Ok, fine. I didn’t stop using the internet for a week.
But I did take a break from blogging and relentless Facebook status updating.
Of course, every now and then* I did find myself wandering aimlessly (or intentionally) across the internetosphere and wondering how anyone could possibly refrain from excessive digital consumption without the sort of intervention that they’re using on “web junkies” in China.
*(By every now and then, I mean pretty much every day, and for multiple minutes longer than the hour per day that I allotted myself for the purpose of “focused” browsing.)
Did I say “What I did I did when I stopped using the internet for a week”?
What I meant was: When I made a meager attempt to not be an internet addict (with mixed results).
OK, so, yes– I still used the internet.
But when I wasn’t using the internet, I noticed some significant improvements in my daily routine.
I maintained a consistent yoga practice.
I started doing push ups and pull ups again (after a long break when I couldn’t be bothered).
I started cooking incredibly delicious, vibrant, (mostly) vegetarian meals.
I cut my daily sugar intake (which had slowly but surely crept up this winter) by (I’m guessing) at least 70%.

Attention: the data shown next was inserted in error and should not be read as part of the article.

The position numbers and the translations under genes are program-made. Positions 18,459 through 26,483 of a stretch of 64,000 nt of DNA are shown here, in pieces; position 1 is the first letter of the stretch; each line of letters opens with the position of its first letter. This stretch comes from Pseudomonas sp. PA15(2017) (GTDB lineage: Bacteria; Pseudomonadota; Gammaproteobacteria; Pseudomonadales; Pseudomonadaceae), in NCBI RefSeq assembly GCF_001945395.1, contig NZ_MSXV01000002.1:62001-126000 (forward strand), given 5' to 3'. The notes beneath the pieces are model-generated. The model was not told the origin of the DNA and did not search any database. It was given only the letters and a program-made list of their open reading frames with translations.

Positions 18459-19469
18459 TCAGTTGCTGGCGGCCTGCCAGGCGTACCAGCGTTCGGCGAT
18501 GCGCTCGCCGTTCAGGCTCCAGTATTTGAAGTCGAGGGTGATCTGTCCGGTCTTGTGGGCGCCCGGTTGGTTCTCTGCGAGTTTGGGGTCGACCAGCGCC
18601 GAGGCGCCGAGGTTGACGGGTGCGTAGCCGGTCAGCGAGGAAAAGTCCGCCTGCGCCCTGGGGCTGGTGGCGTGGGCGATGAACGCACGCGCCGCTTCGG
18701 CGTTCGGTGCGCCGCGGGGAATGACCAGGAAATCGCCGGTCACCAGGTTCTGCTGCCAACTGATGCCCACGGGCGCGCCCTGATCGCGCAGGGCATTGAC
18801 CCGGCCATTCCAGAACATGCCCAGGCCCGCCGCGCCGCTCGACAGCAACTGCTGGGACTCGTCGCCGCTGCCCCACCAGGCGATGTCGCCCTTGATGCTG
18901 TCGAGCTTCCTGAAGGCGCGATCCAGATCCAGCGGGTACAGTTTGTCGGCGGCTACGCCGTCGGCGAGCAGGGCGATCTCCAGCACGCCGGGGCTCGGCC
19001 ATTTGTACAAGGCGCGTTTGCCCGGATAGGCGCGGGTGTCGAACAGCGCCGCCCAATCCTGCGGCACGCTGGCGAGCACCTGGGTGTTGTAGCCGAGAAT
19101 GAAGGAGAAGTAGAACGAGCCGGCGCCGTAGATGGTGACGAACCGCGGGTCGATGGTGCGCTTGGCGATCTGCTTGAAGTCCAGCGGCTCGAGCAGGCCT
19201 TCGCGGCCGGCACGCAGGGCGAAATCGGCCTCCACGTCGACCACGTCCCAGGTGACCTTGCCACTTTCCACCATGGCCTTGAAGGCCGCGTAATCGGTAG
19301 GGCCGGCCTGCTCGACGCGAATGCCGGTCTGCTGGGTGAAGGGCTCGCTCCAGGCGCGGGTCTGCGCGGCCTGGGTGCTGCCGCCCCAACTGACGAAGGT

Most importantly: I got through a pretty rough flash flood of anxiety/ depression/ dread in minimal time, with minimal damage and minimal drama.
And I would say there’s an obvious correlation between the increased attention to physical health– i.e. exercise/meditation/good food– and improvement in mood, and I would venture to guess that decreased internet usage allowed me to break through the stupor that usually prevents a screen-staring person from getting out of the chair/bed and onto the yoga mat/ into the kitchen (to actually cook, not to reheat otherwise-prepared food).
One thing I did not accomplish: Going to bed early and getting up early. No doubt, using the computer late at night stimulates my brain and messes with my sleep cycle. Perhaps that’s my big challenge for this week.
Anyway, here’s the thing.
I also spent a lot of time thinking about what I’m trying to accomplish with all the time that I usually do spend on this blog, and on social media.
And I came to some interesting realizations.
(Which I’m not quite ready to share just yet.)
Suffice it to say, I am planning to continue my experiment into this next week.
Yes, I’ll still be online from time to time (I believe there’s a time and place for taking a total media fast, but this week isn’t it).
Yes, I’d gladly welcome actual contact with actual people (be it in person, email, phone, or via Facebook).
Yes, I may try to put up another blog post or two in the next few days.
But, no– I will not allow myself to revert back to hour upon hour of real-time social media monitoring at the expense of my health, productivity, and sanity.
Don’t get me wrong.
I love the internet.
I love the way it allows me to instantly connect with friends all across the world.
But for all the (sometimes quality) time I spend in front of my computer screen, I realize how much better I tend to feel away from it.
How about you?